About 40 years ago, when he was a teenager in Sao Paulo, Brazil, Enio Ohmaye’s family went bankrupt. Ohmaye had been born with a silver spoon in his mouth, going to school with the country’s elite. But between his 14th and 18th birthdays, one of his father’s businesses after another fell like dominoes. Ohmaye felt like he had gone from a Somebody to a Nobody–and yet he soon found he had further to fall.
A friend had found work at a resort in upstate New York, so Ohmaye, feeling he had nothing to lose, dropped out of high school and bought a plane ticket to America on an installment plan. “The U.S. seemed like the land of opportunity,” he says now. “I could make 10 times more washing dishes than I could have done doing anything else in Brazil.”
Except Ohmaye wasn’t in Brazil any longer. He was in Monticello, New York, working at a resort catering to some of the world’s wealthiest people. If Ohmaye had already felt humbled in Brazil, in Monticello he felt outright downtrodden. He started out in the lowest paid position, cleaning floors. He wanted to be a busboy, but knew no English. His friend taught him to memorize a sentence to pitch the maitre d’. He still remembers the robotic way it came out. “I – heard – from – Robert – my – friend – that – you – think – I – cannot – be – a – busboy – because – I – cannot – speak – English – but – I – think – I – can – do – the – job.” It worked: a little while later, he was promoted to busboy, which paid three times as well, but still paid less than dishwasher (a promotion Ohmaye never did wrangle).
The humblings continued. At the ramshackle, condemned house where Ohmaye stayed, the shower was so decrepit he could see through to the floor below. When he served dessert too early, a customer berated him publicly. And in a country where whiteness comes with privilege, Ohmaye was suddenly self-conscious about the darkness of his skin, tanned by the beaches of Brazil (too, of his imperfect teeth, ridden with 32 cavities he couldn’t afford to treat). “I felt completely outside of that realm, completely uninvited,” he says. “It was such a shock. It was like destroying my identity.”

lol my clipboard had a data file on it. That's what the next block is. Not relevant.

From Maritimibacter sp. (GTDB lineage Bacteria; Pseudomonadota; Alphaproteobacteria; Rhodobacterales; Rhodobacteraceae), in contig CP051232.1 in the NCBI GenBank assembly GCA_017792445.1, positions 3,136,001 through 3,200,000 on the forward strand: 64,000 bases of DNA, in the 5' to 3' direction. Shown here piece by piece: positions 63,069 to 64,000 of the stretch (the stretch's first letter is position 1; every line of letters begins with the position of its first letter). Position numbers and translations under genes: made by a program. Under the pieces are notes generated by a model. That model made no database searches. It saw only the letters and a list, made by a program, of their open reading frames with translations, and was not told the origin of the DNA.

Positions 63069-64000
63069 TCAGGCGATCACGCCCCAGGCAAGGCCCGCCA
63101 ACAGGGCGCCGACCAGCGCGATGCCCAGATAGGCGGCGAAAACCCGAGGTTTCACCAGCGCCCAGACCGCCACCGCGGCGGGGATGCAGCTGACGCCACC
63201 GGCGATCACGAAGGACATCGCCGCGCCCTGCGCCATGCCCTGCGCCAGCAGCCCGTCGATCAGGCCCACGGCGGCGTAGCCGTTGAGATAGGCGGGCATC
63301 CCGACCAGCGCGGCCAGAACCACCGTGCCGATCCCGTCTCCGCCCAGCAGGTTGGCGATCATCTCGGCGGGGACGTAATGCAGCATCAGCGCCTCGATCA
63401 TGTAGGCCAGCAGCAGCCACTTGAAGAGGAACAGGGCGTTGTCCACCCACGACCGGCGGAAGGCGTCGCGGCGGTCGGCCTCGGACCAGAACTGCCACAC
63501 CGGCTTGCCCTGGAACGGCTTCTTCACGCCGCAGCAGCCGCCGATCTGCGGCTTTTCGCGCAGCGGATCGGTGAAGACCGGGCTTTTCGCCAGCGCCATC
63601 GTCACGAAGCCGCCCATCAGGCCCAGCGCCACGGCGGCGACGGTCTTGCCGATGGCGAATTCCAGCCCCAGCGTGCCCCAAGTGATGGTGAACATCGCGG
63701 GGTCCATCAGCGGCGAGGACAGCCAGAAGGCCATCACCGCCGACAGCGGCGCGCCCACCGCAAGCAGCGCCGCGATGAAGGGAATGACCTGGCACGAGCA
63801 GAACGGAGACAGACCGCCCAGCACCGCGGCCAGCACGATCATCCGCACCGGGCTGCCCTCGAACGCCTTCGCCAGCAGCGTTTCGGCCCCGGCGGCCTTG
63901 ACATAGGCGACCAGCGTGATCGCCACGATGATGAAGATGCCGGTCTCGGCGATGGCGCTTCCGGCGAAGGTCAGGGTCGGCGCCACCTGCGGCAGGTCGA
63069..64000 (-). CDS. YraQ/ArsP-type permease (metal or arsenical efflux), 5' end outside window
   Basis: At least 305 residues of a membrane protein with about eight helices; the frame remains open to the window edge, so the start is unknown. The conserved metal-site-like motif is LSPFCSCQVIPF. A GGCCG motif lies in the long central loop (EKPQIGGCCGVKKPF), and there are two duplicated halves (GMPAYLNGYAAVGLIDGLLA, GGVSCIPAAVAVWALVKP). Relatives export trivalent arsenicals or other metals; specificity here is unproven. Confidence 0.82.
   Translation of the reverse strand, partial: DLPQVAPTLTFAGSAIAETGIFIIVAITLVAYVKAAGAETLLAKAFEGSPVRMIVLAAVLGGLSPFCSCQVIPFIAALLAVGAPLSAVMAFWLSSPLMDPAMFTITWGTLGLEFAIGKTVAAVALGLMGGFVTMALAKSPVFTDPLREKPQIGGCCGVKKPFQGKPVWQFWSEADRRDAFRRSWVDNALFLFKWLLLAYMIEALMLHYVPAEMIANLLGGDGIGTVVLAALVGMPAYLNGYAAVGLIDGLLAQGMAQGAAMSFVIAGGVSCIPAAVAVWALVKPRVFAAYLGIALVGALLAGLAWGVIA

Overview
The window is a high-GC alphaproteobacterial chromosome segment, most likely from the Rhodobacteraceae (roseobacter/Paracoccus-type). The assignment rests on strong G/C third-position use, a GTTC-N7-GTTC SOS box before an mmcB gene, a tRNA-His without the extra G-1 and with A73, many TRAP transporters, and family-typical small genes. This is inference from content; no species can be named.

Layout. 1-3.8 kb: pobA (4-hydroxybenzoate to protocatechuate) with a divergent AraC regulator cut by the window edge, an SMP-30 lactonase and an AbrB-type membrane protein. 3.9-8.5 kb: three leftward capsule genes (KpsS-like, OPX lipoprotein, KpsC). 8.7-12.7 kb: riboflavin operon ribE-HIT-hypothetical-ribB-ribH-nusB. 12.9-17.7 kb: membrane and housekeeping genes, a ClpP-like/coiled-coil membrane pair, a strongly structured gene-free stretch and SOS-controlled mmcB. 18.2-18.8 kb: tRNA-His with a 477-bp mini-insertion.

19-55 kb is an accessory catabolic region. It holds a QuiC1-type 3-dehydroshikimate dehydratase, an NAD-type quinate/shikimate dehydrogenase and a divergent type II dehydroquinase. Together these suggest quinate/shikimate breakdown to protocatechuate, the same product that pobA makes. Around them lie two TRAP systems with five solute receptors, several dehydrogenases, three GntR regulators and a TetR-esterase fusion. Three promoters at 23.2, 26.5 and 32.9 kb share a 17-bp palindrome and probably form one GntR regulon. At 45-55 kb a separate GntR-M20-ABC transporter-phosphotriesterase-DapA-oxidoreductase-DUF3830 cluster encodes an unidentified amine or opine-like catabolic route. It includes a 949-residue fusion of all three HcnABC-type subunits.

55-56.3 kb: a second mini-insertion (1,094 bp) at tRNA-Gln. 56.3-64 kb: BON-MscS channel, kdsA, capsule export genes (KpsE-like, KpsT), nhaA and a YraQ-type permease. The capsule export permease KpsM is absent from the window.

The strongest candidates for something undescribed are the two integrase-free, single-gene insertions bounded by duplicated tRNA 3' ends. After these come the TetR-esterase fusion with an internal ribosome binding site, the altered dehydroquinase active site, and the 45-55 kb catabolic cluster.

But Ohmaye would have his day in the sun. He returned to Brazil with strong English, which led to educational opportunities, which in turn led to professional opportunities. He went on to work at Apple and IBM, among other places, settling as CTO of the language-learning company EF Education First. And he’s come to terms with his diverse identity (“I’m genetically Japanese, emotionally Brazilian, and I now live in China.”)
And he says that 40 years later, the memory of that year of being a busboy still motivates much of what he does. Apart from the most obvious gift of that year–his English, which set him on his path–the year generally “changed me,” says Ohmaye.
For one thing, it gave him a tremendous drive to succeed.
But most importantly, Ohmaye carries a kind of “inner busboy” with him today, even through the halls of Fortune 500 companies. “When I interview people,” he says, “I afterwards often ask the receptionist how those people treated them. It’s very telling to me how someone treats someone they perceive to be of a lower rank.” If the candidate was dismissive, then it’s simple: Ohmaye can dismiss the candidate. “When I look for talent, obviously they have to be competitive–but the other half is they have to be a good human being.”
It’s a worldview, and working philosophy, that traces back to that year of leaky showers and verbal abuse. “I think that comes from having been on both sides,” says Ohmaye, “the high and the low.”
“There are roles we play in life,” he says, “and I’m now so grateful to have played so many roles, from busboy to selling chickens to entrepreneur to cofounding a business.” He doesn’t know that he’d go so far as recommending aspiring entrepreneurs to become busboys themselves. But, he says, “I’d advise people to have the courage to try on different roles.”